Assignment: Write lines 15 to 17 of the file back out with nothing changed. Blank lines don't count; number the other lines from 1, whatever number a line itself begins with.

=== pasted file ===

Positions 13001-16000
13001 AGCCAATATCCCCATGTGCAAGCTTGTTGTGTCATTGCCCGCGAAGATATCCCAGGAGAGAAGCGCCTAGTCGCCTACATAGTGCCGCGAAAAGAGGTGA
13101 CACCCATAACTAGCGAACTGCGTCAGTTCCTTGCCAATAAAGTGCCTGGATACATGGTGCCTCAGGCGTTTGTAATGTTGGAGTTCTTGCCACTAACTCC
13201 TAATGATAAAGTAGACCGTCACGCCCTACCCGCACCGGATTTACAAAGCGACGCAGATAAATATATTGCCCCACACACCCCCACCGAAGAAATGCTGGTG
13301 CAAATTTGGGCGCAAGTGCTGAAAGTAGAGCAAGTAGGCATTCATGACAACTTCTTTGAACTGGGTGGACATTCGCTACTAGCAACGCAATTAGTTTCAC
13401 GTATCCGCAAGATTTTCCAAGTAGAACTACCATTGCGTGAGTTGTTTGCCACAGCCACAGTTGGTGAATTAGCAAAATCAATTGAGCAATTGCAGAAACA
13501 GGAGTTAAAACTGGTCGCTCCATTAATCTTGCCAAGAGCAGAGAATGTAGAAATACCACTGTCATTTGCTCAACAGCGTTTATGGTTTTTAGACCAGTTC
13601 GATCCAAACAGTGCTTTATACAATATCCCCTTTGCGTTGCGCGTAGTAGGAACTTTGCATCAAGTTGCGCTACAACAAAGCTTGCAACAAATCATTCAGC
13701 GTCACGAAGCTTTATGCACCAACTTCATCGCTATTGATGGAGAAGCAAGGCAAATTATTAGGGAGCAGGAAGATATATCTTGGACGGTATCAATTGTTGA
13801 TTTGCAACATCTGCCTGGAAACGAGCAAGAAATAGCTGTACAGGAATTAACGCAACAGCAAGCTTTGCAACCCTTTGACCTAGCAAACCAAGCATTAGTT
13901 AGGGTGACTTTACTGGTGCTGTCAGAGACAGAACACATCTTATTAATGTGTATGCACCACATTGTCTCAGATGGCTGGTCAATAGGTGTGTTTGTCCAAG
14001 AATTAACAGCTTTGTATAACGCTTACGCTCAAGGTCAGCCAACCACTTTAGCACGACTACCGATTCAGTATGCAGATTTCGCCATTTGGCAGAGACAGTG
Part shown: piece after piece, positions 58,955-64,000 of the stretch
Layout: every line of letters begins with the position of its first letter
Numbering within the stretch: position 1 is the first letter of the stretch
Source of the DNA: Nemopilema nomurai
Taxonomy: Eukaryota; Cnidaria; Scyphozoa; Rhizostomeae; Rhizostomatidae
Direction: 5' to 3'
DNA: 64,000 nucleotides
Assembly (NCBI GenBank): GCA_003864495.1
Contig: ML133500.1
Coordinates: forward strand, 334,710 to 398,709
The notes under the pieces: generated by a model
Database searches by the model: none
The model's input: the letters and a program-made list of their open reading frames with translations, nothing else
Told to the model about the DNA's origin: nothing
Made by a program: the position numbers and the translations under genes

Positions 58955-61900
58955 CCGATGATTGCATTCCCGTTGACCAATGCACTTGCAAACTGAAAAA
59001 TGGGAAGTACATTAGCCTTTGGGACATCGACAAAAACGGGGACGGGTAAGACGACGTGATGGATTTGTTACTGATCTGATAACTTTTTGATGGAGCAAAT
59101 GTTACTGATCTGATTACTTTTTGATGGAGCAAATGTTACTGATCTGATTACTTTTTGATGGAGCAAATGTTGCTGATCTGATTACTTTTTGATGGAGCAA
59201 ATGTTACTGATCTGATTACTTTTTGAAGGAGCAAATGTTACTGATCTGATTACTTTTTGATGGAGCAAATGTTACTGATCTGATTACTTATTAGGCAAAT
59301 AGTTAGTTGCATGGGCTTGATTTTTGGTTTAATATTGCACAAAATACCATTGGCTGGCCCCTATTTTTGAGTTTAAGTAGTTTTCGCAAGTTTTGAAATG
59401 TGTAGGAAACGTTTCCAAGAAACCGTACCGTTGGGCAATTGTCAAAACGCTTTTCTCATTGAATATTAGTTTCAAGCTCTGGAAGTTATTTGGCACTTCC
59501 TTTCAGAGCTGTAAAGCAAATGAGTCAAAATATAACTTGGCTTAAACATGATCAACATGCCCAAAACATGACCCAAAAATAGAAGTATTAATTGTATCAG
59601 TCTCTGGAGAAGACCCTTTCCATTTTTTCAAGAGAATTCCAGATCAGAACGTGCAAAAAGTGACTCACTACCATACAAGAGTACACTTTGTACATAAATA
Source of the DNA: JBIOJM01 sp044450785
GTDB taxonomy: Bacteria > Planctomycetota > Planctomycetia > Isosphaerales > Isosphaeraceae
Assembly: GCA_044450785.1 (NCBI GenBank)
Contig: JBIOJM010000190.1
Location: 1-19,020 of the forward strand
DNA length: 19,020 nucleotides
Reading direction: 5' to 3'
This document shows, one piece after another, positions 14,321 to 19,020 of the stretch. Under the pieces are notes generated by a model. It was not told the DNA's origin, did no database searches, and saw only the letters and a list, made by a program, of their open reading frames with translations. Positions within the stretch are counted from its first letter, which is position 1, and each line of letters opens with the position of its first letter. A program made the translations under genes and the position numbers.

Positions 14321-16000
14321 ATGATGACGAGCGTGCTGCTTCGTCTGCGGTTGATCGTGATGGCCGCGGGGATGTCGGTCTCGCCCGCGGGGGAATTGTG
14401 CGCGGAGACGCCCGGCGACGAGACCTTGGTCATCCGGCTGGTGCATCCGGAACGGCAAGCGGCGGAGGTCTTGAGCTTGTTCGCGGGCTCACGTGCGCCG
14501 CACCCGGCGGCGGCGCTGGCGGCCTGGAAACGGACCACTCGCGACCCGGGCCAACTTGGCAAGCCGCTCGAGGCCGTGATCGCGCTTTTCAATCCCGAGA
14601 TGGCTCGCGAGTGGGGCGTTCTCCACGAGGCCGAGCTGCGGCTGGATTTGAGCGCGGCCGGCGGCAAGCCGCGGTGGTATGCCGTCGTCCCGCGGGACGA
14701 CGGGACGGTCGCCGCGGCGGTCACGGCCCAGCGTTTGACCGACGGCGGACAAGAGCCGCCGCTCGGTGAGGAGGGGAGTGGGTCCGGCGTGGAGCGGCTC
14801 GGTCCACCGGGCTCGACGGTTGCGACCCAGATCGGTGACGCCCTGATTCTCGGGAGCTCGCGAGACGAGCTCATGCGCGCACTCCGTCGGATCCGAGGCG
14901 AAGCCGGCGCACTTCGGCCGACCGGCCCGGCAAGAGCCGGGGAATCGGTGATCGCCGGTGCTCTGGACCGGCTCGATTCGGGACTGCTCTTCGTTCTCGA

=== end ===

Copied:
Numbering within the stretch: position 1 is the first letter of the stretch
Source of the DNA: Nemopilema nomurai
Taxonomy: Eukaryota; Cnidaria; Scyphozoa; Rhizostomeae; Rhizostomatidae